Cora and Uncas: A Love Story

November 19, 2009


We’ve all watched The Last of the Mohicans, and we all think that the chemistry lies between Hawkeye and Cora and Uncas and Alice. Well, that’s just not true. In Hollywood, they have the liberty to rearrange the movie to suit their purpose, and to attract the audience. 


But if you’ve ever read the book you will find out that Hollywood’s take on this wonderful story is very different and almost unrecognizable to the original work of James Fennimore Cooper.


The love story, as I like to call it, doesn’t evolve around the romantic Hawkeye and Cora Munro, nor does it focus on Uncas and Alice. The romance between these two set of couples do not exist in the book! 


However, there is a twist that most of us movie watchers will never know by just watching the movie. There is a love that most of us wouldn’t even recognize if it stared us in the face—that’s just how subtle it is.


The romance that is presented in the book happens to be between Uncas and Cora Munro. Their love is quite and pure, but as the reader, you feel the power and fidelity of their quiet romance. It is strong! 


In the movie we see Uncas as one of the last of his tribe, a protective, loyal, strong and determined Mohican Indian. In the book, Uncas’s character changes more than any other character over the course of the novel; Uncas grows in his skill and develops a natural ability to lead, he also falls in love with the beautiful Cora Munro (a raven-haired, strong-willed woman with African roots), and is devoted to protecting her and even fighting for her to the very end.


The interracial love of Uncas and Cora ends in tragedy. In the end Cora Munro dies from a knife to the heart. This act of injustice drives Uncas to acts of vengeance; he ultimately dies trying to avenge the loss of Cora. 


It’s inspiring to think that Uncas loved Cora enough to lay down his own life to avenge her, even if it was a foolish thing to do. But that’s what makes the book romantic—it’s not the wild and feverish romance of Cora and Hawkeye—but a subtle, passionate love between two people from two very different worlds.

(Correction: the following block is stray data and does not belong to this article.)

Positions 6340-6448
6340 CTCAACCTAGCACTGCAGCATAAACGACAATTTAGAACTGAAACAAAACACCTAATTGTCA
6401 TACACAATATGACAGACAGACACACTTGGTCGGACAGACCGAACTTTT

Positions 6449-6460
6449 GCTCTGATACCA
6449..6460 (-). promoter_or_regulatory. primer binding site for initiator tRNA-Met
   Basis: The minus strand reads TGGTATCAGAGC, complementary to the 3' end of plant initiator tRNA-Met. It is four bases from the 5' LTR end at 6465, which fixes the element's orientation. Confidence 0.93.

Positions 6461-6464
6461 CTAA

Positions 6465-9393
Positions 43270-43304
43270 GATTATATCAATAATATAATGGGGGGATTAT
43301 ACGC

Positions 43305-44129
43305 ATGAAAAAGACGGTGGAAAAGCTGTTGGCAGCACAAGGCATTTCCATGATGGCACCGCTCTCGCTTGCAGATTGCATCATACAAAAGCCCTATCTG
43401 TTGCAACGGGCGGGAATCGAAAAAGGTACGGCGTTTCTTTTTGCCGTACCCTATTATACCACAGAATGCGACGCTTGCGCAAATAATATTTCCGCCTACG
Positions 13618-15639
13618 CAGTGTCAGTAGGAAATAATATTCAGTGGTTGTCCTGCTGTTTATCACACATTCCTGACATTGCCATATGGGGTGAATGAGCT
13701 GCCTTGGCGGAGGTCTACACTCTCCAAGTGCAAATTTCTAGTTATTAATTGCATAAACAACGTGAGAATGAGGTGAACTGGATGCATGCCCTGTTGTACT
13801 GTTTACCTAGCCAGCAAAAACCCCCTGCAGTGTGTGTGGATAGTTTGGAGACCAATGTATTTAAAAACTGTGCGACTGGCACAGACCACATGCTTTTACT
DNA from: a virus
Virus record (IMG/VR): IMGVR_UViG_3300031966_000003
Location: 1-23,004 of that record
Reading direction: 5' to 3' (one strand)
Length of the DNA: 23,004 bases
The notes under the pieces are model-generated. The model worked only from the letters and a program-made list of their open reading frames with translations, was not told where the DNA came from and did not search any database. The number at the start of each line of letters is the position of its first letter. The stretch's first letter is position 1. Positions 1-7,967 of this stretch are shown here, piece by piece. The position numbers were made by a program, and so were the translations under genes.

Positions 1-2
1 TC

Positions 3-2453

5 comments

  1. Wonderful post and very true!

    I love this movie... and I mean love, but I also adored the differences in the book.
    Uncas is a real man and Cora is one of my role models.

    This was a well-though-out post and your observations were sharp. I agree with you totally.

    Even though I do not comment often, I enjoy reading your blog. =D

    Blessings,
    Cassie

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  2. I've never heard of the book or movie..until now that is! That was a really good review though, now I have a good idea of what the book is like :)
    Thanks for commenting on my blog, I always enjoy reading your thoughts!
    LocaChica

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  3. Hello, just found your blog. I was looking for pics of the Last of the Mochicans. I am in the middle of the book (but I skipped ahead and read the death of Uncas) and I completely agree that it's perfect in the book. I love the subtle-ness of it. My favorite part so far has been when Uncas doesn't want to leave them at the waterfall and Cora tell him that he has to go, but he looks at her in is reluctant. If that isn't romantic...they kind ruined that scene in the movie for me. They romance was kinda..."wow, sudden much". I'm glad I'm not the only one who likes the book!

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  4. Agreed! I love the movie but I hate how it wrecked one of my all-time favourite books!

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  5. I also agree. I think the death of Uncas is the saddest moment in American literature and although I enjoyed the movie very much, (the music and Wes Studi and so much more,) my feeling, as I was leaving the theater was relief at not having to watch Uncas die. I mean, he died in the movie but by putting the spotlight on Hawkeye and Cora, the death of Uncas became something less, for which and maybe for one night only, I was grateful.

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